SysJoker Attacks Computers For More Than Six Months

dWeb.News Article from Daniel Webster dWeb.News

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A scary backdoor is out there right now, targeting Windows, Linux, and macOS. SysJoker malware can cause serious damage by hiding from detection.

SysJoker was first discovered by security researchers at Intezer, who then published an extremely detailed breakdown of the malware, how damaging it can be, and what it does. The report is very informative and I recommend it to anyone who is interested in the details.

If you’d like the shorter version, we’ll break down the information and make it easier to understand. Variants are intended to attack Linux, Windows, and MacOS. It creates a series of files and registry commands that eventually allows it to install other malware, run commands on the infected device, or command the backdoor to remove itself.

The steps for getting these vary depending on which operating system you are using. For example, on Windows, there’s a first-stage dropper in the form of a DLL that doesn’t exist on the other two operating systems. The end result is almost the same regardless of OS.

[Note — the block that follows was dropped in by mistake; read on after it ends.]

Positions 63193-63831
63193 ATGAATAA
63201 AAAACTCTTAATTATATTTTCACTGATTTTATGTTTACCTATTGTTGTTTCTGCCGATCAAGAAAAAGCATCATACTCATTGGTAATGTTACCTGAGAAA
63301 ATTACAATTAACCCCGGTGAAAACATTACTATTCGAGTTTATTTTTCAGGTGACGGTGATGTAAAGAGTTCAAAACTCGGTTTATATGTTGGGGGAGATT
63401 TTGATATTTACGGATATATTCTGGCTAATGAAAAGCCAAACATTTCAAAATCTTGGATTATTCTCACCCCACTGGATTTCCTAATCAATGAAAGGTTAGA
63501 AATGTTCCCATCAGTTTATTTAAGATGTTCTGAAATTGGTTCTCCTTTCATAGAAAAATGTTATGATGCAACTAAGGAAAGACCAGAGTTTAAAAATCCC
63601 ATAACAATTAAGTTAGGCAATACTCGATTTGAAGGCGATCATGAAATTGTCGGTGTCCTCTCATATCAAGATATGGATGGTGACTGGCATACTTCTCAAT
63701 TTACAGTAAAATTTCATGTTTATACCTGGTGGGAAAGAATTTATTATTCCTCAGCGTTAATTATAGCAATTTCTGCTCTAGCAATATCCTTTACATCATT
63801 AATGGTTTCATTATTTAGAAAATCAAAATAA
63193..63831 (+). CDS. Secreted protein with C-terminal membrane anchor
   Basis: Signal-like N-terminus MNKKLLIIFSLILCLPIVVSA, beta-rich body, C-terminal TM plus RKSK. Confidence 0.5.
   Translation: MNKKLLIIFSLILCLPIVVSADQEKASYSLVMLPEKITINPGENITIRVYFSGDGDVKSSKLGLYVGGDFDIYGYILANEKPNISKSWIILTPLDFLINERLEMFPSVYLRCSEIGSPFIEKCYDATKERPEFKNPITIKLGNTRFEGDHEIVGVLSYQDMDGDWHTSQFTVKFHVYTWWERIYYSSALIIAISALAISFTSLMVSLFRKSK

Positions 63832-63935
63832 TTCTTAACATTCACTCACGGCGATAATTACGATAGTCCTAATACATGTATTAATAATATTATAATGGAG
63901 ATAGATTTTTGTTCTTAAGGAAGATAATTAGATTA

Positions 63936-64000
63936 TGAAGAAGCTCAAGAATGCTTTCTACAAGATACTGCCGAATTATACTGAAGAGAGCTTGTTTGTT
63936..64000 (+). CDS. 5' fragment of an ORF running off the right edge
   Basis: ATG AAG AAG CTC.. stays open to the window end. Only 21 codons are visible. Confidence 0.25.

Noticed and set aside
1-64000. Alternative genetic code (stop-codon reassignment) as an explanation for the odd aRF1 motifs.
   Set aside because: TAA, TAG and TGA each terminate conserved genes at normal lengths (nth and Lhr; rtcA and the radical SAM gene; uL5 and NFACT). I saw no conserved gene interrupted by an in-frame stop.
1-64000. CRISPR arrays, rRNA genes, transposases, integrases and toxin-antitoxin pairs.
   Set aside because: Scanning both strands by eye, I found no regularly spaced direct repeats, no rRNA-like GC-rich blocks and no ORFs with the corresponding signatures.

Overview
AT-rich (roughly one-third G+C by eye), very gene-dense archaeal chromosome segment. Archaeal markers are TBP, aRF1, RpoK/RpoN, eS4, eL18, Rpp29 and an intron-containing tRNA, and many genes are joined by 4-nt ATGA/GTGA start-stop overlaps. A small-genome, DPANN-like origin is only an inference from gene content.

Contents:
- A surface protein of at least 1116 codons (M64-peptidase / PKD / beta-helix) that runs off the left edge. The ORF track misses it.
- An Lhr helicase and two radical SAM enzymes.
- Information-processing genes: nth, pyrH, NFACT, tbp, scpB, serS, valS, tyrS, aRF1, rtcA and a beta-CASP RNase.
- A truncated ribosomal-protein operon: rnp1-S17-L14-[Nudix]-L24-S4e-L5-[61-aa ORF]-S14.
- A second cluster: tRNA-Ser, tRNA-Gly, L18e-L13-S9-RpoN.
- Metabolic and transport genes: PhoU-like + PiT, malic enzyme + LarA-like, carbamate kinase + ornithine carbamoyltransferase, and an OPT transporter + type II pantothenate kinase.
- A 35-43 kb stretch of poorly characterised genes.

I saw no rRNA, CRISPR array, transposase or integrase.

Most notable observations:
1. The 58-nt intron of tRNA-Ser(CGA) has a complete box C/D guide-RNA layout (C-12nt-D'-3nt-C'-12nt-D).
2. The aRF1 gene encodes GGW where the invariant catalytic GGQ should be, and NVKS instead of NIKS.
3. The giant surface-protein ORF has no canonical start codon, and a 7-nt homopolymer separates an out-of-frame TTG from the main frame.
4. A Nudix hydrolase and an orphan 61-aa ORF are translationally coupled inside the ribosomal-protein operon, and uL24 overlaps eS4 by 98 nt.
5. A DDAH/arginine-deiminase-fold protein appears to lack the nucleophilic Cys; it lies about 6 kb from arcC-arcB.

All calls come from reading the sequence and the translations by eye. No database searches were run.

Because this malware has managed to evade antivirus software (for now), you’ll have to check manually to see if any of the created files are there. The folks at Bleeping Computer have a detailed breakdown of where to find the files and what to do if you’re infected.

Basically, if you find the files outlined in the link above, kill all processes related to the malware and manually delete the files. To fix security holes, run a memory scan to verify that all files have been removed from your computer.

Now that the backdoor malware is fully disclosed and described, antivirus software will be updated to detect SysJoker just like any other malware. You can still be safe downloading any malware to your computer regardless of the operating system.

And let this serve as a reminder that, while necessary, antivirus software won’t completely protect from new threats that emerge, but it’s still worth having a good one installed.

RELATED: What’s the Best Antivirus for Windows 10? Is Windows Defender good enough? )

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